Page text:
Hypothesis challenged: patient preferences do not explain racial differences in kidney transplant access

November 24, 1999

Study finds blacks 20 percent less likely than whites to be referred for kidney transplant even when desired

BOSTON-November 22, 1999-Harvard researchers in the November 25 New England Journal of Medicine report both a racial disparity in access to kidney transplantation, and that this disparity was not the result of patient preference, a potential hypothesis put forth to explain the well-documented racial differences in access to effective medical procedures.

"While our analysis showed that black patients were slightly less likely than white patients to want a transplant, this difference did not account for the lack of referrals for transplant procedures," says John Ayanian, MD, MPP, assistant professor of medicine and of health care policy at Harvard Medical School and Brigham and Women's Hospital.

Previous studies have shown that black patients are less likely than white patients to undergo many effective procedures that might improve health and quality of life, including kidney transplantation, coronary-artery bypass surgery and angioplasty, mammography, and total knee and hip replacement. Despite repeated studies proving such disparities in care, few large-scale studies have tried to determine the underlying causes, such as bias or patient preference.

"To improve access to treatment options, health care providers and policy makers need to know the factors creating barriers to care," says Ayanian. "This study begins to address this need by tackling the hypothesis that patient preference is a root cause of the racial differences we see in treatment options selected."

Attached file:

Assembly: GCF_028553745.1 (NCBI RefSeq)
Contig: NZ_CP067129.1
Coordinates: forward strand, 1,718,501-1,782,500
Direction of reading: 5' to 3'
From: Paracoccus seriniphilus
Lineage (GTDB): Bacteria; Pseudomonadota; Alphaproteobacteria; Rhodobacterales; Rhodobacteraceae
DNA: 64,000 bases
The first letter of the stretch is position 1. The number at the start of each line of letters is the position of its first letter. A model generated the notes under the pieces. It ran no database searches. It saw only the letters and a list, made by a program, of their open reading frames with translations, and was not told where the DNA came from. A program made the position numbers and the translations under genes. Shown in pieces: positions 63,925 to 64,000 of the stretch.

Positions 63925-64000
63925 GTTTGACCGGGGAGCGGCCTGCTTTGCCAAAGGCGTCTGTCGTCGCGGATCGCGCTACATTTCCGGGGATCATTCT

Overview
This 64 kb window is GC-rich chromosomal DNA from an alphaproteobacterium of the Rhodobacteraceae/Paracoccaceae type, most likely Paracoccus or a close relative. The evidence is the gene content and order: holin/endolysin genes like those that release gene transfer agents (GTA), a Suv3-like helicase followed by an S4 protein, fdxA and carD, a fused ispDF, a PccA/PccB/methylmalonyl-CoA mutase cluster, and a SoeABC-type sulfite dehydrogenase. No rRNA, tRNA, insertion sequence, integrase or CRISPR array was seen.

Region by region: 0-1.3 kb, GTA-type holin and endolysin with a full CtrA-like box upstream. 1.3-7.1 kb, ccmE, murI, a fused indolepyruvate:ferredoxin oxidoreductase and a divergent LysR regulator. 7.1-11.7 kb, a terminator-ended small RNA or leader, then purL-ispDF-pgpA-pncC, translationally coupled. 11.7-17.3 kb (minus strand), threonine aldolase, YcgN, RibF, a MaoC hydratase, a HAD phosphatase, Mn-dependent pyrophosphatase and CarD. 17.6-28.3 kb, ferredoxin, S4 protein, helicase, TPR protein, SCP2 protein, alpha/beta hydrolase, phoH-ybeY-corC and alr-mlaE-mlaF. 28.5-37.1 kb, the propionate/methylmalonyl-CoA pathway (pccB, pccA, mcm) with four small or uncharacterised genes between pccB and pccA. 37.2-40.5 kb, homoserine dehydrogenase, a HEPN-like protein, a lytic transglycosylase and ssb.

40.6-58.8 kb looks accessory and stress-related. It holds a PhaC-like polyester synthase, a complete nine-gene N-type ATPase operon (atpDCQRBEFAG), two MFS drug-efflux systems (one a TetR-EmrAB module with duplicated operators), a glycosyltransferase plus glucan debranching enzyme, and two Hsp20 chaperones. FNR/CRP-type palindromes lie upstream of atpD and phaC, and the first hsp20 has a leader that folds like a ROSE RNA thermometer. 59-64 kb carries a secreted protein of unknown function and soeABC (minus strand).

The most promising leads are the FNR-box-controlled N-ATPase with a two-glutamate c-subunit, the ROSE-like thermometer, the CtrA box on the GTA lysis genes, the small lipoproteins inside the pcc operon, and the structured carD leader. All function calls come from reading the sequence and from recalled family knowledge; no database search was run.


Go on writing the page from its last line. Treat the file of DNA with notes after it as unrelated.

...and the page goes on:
The renal transplantation model was chosen for this study because unlike candidates for most other major medical procedures, patients with kidney disease can be reliably identified and located. Further, transplantation is an attractive treatment option because it improves the quality of life and is less costly than dialysis. The study revealed that:

Dr. Ayanian and the studys co-authors, Paul Cleary, PhD, professor of health care policy at Harvard Medical School, Joel Weissman, PhD, assistant professor of medicine at Massachusetts General Hospital, and Arnold Epstein, MD, professor of medicine and health policy and management at the Harvard School of Public Health and Brigham and Women's Hospital, conclude from the study that physicians must ensure that black patients eligible for kidney transplantation are more fully informed about their treatment options and referred for evaluation.

The study, funded by the Robert Wood Johnson Foundation, was conducted with the assistance of four regional End-Stage Renal Disease Networks and the United Network for Organ Sharing. The authors surveyed 1392 patients with end-stage renal disease and reviewed the medical records of 1,169 of them in Alabama, southern California, Michigan, Maryland, Virginia, and the District of Columbia. Patients included in the study were between the ages of 18 and 54 years and had begun dialysis during the period from May 1996 through June 1997. Patients were contacted approximately 10 months after they started dialysis therapy to allow sufficient time for them to be accustomed to the treatment.

Harvard Medical School

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